Pastoral Pottery from a True Believer

A FAIRYTALE SENSIBILITY
Laurey-Faye Dean gives functional work a sense of whimsy.
Photo by Clay Nations Photography

Waynesville ceramicist Laurey-Faye Dean grew up in a fundamentalist preacher’s family, around churchgoers who were true believers. Then, as a child, she found the Penland Book of Pottery – written by a community of potters from Penland, NC. 

“I realized that the people in the book felt the same way about pottery that people I knew felt about church. For the first time in my life, I had found something as deep and complex and rich as what people found going to church. To respect the craft of pottery, they had to not just learn it — and follow the rules and forms and discipline. They had to live it as a whole person, and as their whole life.” 

Ferns and other flora are part of the “lyrical poem to the Southern Appalachians” incised in Dean’s work.
Photo by Clay Nations Photography

When she got to meet a real live potter, she told him, “When I grow up, I want to do what you do.” He replied, “Well, if you figure out how to make a living doing it, let me know.” 

That was a refrain she’d hear time and again. When signing up for a pottery class in college, Dean had to first sign a disclaimer stating she acknowledged that pottery was a very difficult way to make a living. Today the artist, who went on to earn a BFA at the University of Georgia, successfully operates Hazelwood Pottery in Waynesville. Her work is distinguished by lyrical, narrative motifs she calls “purposefully pretty visual poems to the Southern Appalachians.” These pieces display unusual layers of depth and complexity as she blends abstraction with recognizable images of flora, animals, and landscapes that often repeat themselves in subtle patterns.

SMOKY MOUNTAIN MAGIC
The potter’s rustic-chic vessels are now on display at her Hazelwood Pottery venue in Haywood County.
Photo by Clay Nations Photography

Some of her pieces take on a magical, fantastical quality; a major influence is Bernard Palissy, a French Huguenot artist from the 16th century whose pastoral pottery was the first in Europe to use colored glazes. 

Photo by Clay Nations Photography

Other, less formal influences track back to the potter’s childhood.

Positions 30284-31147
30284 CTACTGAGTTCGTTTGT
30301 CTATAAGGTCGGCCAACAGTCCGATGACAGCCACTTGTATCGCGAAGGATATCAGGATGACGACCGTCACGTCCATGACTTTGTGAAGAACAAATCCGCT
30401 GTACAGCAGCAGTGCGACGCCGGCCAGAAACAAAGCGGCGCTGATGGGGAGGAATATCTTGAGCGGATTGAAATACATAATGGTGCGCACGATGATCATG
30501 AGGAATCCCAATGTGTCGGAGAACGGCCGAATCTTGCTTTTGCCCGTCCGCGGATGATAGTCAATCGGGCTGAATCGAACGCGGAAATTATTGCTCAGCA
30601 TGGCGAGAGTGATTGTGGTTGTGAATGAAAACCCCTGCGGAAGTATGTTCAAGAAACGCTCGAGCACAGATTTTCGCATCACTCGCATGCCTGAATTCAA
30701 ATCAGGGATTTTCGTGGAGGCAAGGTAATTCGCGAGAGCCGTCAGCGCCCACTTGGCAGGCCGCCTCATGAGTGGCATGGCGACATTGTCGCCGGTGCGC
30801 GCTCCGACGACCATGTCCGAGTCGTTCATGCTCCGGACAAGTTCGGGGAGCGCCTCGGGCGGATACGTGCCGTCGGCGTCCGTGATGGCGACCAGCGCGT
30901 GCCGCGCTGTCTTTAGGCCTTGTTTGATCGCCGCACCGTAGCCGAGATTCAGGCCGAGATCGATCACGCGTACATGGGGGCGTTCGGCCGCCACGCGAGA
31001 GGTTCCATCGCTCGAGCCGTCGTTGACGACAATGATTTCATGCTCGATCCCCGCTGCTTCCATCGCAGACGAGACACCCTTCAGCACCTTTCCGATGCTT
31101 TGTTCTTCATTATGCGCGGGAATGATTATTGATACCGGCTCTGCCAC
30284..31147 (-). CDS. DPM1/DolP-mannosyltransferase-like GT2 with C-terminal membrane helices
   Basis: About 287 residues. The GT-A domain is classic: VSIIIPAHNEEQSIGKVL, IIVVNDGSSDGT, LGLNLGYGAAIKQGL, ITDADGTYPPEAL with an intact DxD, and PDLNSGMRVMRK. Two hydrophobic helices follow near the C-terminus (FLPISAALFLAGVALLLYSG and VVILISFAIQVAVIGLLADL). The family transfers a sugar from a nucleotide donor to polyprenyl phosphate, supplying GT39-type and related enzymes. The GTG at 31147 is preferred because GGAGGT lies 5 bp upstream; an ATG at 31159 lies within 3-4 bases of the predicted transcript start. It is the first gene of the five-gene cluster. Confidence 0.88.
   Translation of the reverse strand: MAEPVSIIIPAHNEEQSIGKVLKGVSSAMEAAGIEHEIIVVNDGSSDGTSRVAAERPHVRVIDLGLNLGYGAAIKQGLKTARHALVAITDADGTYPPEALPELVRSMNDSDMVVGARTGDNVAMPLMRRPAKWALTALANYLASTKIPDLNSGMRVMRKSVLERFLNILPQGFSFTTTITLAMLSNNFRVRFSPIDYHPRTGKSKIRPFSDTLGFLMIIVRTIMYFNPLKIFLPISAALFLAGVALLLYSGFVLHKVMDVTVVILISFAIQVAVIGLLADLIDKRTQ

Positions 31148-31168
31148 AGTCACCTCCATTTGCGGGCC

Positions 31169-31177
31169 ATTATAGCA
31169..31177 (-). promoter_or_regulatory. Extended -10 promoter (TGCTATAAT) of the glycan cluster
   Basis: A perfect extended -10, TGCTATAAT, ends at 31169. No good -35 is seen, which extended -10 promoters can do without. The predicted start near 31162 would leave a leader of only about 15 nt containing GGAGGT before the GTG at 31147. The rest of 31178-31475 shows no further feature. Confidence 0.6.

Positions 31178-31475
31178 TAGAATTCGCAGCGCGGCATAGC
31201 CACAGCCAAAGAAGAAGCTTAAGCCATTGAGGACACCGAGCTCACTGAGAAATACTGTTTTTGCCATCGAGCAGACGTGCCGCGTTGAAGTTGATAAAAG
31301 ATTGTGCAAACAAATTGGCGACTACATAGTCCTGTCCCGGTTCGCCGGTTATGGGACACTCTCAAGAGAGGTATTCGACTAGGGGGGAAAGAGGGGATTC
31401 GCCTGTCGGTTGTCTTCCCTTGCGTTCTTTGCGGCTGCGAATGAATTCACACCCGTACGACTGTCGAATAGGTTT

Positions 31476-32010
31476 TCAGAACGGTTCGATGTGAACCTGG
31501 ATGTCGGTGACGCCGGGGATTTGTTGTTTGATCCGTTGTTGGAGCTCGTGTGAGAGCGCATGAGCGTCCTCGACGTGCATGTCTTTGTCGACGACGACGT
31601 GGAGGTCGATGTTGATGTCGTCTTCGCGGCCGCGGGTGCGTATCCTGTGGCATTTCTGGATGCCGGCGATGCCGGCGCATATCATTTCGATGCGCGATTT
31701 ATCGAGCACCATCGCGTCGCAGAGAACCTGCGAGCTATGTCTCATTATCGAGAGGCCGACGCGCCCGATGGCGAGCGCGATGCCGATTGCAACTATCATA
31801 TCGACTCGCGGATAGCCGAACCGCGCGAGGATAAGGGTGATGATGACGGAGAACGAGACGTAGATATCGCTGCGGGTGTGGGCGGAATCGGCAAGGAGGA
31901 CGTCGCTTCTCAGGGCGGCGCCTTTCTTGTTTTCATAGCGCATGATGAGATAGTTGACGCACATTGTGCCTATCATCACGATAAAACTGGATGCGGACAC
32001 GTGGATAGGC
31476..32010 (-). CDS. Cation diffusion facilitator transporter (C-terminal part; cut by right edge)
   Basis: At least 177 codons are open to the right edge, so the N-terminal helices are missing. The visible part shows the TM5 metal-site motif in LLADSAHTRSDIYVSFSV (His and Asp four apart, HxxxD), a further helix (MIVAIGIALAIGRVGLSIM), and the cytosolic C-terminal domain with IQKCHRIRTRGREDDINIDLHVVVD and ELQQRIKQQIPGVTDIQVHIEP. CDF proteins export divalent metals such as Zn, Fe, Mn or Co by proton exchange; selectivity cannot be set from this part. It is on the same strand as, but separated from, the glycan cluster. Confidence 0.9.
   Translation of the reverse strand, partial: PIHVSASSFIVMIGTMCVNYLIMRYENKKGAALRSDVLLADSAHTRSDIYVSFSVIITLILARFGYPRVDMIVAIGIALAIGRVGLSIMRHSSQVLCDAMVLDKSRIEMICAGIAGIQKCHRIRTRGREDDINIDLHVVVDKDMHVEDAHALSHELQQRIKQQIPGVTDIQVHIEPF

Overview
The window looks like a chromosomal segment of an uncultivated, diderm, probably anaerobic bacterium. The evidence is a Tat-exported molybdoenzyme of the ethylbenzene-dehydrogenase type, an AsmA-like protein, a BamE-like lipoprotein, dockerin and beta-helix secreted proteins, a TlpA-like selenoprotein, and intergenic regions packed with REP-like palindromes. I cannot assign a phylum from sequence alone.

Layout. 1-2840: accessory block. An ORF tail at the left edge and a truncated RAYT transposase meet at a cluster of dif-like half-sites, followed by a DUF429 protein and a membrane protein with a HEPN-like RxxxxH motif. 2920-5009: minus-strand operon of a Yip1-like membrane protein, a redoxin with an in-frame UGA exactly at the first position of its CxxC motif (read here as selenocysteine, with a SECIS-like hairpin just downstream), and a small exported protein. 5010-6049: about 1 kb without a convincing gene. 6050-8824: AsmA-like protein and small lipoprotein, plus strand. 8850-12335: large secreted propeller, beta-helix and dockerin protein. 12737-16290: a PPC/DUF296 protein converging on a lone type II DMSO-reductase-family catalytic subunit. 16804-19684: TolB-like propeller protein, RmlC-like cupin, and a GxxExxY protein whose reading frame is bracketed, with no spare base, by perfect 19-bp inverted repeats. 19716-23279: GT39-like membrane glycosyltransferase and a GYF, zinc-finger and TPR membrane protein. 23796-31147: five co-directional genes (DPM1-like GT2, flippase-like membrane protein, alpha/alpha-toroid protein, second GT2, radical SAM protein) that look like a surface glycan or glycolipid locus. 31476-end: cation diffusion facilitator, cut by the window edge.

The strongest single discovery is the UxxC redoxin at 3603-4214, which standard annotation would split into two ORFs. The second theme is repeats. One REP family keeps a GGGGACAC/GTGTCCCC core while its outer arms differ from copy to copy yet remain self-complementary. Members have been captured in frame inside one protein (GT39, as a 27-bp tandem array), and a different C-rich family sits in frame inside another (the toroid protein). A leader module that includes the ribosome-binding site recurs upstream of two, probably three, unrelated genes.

“I was inspired by Mark Trail from comic books. He was really into nature, and the illustrator did great black-and-white illustrations that managed to make the animals look realistic, not like a cartoon.” 

Photo by Clay Nations Photography

Another pop-culture reference for Dean is Rock City, a still-thriving tourist attraction in the North Georgia mountains created by Garnet Carter, the man who invented putt-putt golf. Carter hired a sign painter to emblazon hundreds of area barns with the words “See Rock City,” and a German artist who’d emigrated to the area made endearing plaster gnomes and figures from Grimm’s Fairy Tales that were put into Rock City’s caves. “It’s absolutely enchanting,” says Dean, who still stops by Rock City sometimes. 

Photo by Clay Nations Photography

“I went there as a child, and I’m sure I didn’t know they weren’t real. I probably thought, ‘If you can grow stalactites, just look at what this cave did.’”

Laurey-Faye Dean, Waynesville. The artist will host a grand opening of her Hazelwood Pottery studio in Waynesville (across from the Hazelwood Presbyterian Church and next to 313 Camelot Drive) during the Haywood County Open Studio Tour, to be held Saturday, Sept. 24, 10am-4pm, and Sunday, Sept. 25, 12-4pm (haywoodarts.org). Dean’s work is also sold at the Southern Highland Craft Guild’s Allanstand Craft Shop in the Folk Art Center (Milepost 382 on the Blue Ridge Parkway, southernhighlandguild.org). For more information, call 828-226-4170 or check out “Hazelwood Pottery LF Dean” on Facebook. 

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